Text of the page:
As Saturday approaches for Maryland’s season opener with Texas, what takes place at FedExField will almost feel like a “sideshow,” University of Maryland sports editor Andy Kostka told The Daily Texan.
Off-the-field distractions for the Terrapins, including the death of freshman Jordan McNair and the ESPN story accusing the coaching staff of creating a “toxic culture,” have lasted all summer.
It all started on May 29, during an offseason workout organized by the football team’s strength and conditioning staff. Offensive lineman Jordan McNair started displaying signs of heat exhaustion as he reportedly struggled to stand upright during a series of 110-yard sprints. He was later taken into the Maryland football facilities for further examination. The attorney for the McNair family told ESPN that McNair has a seizure at 5 p.m.
Nearly one hour later, at 5:58 p.m., an unidentified person called 911 to report that McNair was “hyperventilating” and “unable to control his breath.” He was later taken to the hospital by paramedics and arrived at 6:36 p.m. with a body temperature of 106 degrees. The hospital transported him to R Adams Cowley Shock Trauma Center in Baltimore that same evening.
After two weeks of hospitalization, McNair died at the R Adams Cowley Shock Trauma Center in Baltimore. He was 19 years old.
Here is a timeline of the events following May 29 and what has occurred at the University of Maryland in the time since:
June 4: In a statement, the Maryland football program confirms that McNair has been hospitalized after an offseason workout and is in “critical, but stable condition.”
June 13: McNair dies at the age of 19 at the trauma hospital. At the time of his death, no cause of death is announced.
June 14: Maryland athletic director Damon Evans hosts a press conference one day after McNair’s death with head football coach DJ Durkin and team physician Dr. Frank Henn in attendance. Evans answers questions from the media and provides details on the May 29 workout and timeline leading to McNair’s hospitalization. He also adds that an external investigation will be conducted into the events that day.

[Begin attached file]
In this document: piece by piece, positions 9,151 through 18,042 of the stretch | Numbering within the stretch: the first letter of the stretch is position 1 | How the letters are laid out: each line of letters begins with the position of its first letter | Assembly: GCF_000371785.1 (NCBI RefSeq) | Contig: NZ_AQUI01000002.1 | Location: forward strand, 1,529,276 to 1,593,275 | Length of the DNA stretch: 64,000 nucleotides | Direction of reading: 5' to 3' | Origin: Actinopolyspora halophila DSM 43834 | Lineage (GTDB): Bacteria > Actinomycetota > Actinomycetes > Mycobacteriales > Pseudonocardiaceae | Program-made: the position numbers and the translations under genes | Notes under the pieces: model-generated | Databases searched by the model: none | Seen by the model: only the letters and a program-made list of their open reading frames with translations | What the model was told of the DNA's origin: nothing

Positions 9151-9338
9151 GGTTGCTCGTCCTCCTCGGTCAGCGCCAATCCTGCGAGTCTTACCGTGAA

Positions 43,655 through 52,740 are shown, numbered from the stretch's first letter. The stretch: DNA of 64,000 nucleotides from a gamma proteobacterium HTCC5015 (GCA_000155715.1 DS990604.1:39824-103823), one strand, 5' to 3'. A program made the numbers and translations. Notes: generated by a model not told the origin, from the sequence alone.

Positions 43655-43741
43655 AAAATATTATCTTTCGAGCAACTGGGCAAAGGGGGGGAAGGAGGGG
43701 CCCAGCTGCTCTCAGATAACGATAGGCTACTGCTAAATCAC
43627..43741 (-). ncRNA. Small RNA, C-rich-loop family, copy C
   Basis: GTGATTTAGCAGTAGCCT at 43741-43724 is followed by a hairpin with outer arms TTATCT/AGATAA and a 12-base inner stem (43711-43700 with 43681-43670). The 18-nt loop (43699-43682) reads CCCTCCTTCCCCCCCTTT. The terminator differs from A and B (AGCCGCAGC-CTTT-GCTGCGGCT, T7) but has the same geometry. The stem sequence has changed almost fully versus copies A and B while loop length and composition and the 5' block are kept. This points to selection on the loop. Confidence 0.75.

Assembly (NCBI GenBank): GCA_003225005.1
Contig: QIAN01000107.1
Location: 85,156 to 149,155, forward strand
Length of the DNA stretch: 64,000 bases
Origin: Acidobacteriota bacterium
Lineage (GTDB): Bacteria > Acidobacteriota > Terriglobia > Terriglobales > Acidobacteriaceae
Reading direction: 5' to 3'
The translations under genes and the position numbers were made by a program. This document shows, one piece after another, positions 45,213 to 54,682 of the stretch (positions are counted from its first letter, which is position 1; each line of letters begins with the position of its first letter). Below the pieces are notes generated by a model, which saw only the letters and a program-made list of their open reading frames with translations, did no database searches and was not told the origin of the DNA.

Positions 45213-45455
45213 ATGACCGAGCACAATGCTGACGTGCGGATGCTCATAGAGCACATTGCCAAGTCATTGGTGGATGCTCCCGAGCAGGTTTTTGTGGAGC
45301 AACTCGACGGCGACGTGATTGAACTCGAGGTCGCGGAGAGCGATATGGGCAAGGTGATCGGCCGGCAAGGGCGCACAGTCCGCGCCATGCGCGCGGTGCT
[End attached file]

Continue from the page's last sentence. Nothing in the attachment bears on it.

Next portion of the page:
June 19: Maryland releases a statement to announce that sports medicine consultant Rod Walters will conduct the external review on the events leading to McNair’s hospitalization and death. Walters previously served as an athletic trainer at Appalachian State and South Carolina.
July 16: McNair’s parents make an announcement on the website for the newly created Jordan McNair Foundation.
August 10: Multiple players and people close to the Maryland football program speak to ESPN about a “toxic” culture under head coach DJ Durkin and strength and conditioning coach Rick Court. Details include allegations of the public humiliation of players and extreme verbal abuse. One former Maryland staff member tells ESPN, “I would never, ever, ever allow my child to be coached there.”
August 11: Following the report by ESPN, Evans releases a statement saying Durkin will be placed on administrative leave. Offensive coordinator Matt Canada becomes Maryland’s interim head coach.
August 12: The attorney for the McNair family tells ESPN that Durkin should be fired for his role in the workout that led to McNair’s death. He also says the family will consider a civil lawsuit.
August 13: Strength and conditioning coach Rick Court resigns amid the allegations presented in the ESPN report. Court settles terms on his contract and will receive $315,000.
August 14: Maryland president William Loh and athletic director Damon Evans host a press conference regarding the investigation into McNair’s death. Loh says that Maryland accepts “legal and moral responsibility for the mistakes that our training staff made on that fateful workout day.”